[Read more…]

Researchers develop ways to improve machining, milling processes

Jennifer Creamer and Le Ma, both Ph.D. students in mechanical engineering, work in Precision Motion Control Laboratory. Creamer's research on improving the accuracy of machining and milling operations was recently published.

Jennifer Creamer and Le Ma, both Ph.D. students in mechanical engineering, work in Precision Motion Control Laboratory. Creamer’s research on improving the accuracy of machining and milling operations was recently published.

Fixing flaws introduced during the machining of large components used in the aircraft and heavy equipment industries can be time-consuming for manufacturers – and costly if they must scrap the flawed parts after they’ve been fabricated. A new approach developed by researchers at Missouri University of Science and Technology is helping manufacturers eliminate those flaws before the parts are created. [Read more…]

S&T researchers suggest ants need work-life balance to survive

fire_ants02As humans, we constantly strive for a good work-life balance. New findings by researchers at Missouri S&T suggest that ants, long perceived as the workaholics of the insect world, do the same.

In fact, according to these researchers, it is imperative that some ants rest while others work to conserve food, energy and resources for the colony. And the larger the colony, the more important this work-rest balance becomes. [Read more…]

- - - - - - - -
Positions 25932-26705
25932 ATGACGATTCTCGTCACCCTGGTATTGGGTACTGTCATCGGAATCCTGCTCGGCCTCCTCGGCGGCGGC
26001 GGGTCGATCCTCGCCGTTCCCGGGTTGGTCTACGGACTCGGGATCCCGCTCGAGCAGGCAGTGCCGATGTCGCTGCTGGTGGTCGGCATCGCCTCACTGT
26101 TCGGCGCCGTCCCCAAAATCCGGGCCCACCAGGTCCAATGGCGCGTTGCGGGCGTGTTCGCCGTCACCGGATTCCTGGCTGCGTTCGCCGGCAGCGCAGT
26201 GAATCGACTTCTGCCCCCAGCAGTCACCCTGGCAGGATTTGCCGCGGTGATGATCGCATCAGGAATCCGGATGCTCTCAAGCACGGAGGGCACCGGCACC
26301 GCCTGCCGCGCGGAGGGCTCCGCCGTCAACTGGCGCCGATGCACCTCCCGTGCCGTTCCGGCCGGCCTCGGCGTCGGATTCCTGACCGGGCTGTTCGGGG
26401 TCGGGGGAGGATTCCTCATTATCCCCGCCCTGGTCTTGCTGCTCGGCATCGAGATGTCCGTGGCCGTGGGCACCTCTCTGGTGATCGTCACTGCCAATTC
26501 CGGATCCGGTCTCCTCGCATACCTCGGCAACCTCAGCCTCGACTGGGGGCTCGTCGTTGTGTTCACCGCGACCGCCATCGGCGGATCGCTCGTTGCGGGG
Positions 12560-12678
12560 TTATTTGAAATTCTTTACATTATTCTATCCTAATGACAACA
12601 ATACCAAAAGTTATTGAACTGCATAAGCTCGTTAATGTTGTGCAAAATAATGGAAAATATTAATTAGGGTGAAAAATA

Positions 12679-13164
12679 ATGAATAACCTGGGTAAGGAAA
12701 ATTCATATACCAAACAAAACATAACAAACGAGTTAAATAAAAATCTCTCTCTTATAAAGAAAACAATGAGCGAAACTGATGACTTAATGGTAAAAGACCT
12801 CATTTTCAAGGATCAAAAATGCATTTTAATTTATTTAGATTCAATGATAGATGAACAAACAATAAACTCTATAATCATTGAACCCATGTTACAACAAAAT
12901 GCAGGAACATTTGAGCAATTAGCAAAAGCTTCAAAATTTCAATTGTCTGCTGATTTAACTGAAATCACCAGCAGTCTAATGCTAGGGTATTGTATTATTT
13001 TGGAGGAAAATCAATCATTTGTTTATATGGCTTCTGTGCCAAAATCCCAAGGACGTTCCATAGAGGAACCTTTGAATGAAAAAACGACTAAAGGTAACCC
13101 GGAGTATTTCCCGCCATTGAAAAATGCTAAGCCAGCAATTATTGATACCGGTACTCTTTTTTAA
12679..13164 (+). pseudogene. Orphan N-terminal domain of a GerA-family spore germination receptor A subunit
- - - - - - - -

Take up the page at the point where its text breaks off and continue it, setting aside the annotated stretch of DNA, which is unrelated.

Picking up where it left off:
Additive manufacturing: A new twist for stretchable electronics?

New bendable, foldable, twistable electronic devices like the one pictured above could become more common in the future. Photo by John Rogers, University of Illinois, courtesy of the National Science Foundation.

New bendable electronic devices like the one pictured above could become more common in the future. Photo by John Rogers, University of Illinois, courtesy of the National Science Foundation.

Electronic components that can be elongated or twisted – known as “stretchable” electronics – could soon be used to power electronic gadgets, the onboard systems of vehicles, medical devices and other products. And a 3-D printing-like approach to manufacturing may help make stretchable electronics more prevalent, say researchers at Missouri University of Science and Technology. [Read more…]

16 important research stories of 2016

2016 was another banner year for research at Missouri S&T.

2016 was another banner year for research at Missouri S&T.

A wearable wristband to monitor patients with dementia. Award-winning research on a method to clean up lead mine tailings sites. A reliable and more accessible way to diagnose breast cancer. These are among the many notable innovations and discoveries made by Missouri University of Science and Technology professors and students in 2016. Here are 16 that were publicized during the year – but are well worth talking about again. (You can read about many more innovations in the research section of our news site.) [Read more…]

New approach to water splitting could improve hydrogen production

Research by Missouri S&T's Dr. Manashi Nath and colleagues was featured on the cover of the journal ChemSusChem

Research by Missouri S&T’s Dr. Manashi Nath and colleagues was featured on the cover of the journal ChemSusChem

A team of researchers from Missouri University of Science and Technology and National and Kapodistrian University of Athens in Greece have demonstrated a more efficient, less cost-prohibitive way to split water into its elements of hydrogen and oxygen. Their approach could make hydrogen fuel a more viable energy source in the future while addressing the technological challenge of developing clean and renewable energy without depleting earth’s natural preserves.

[Read more…]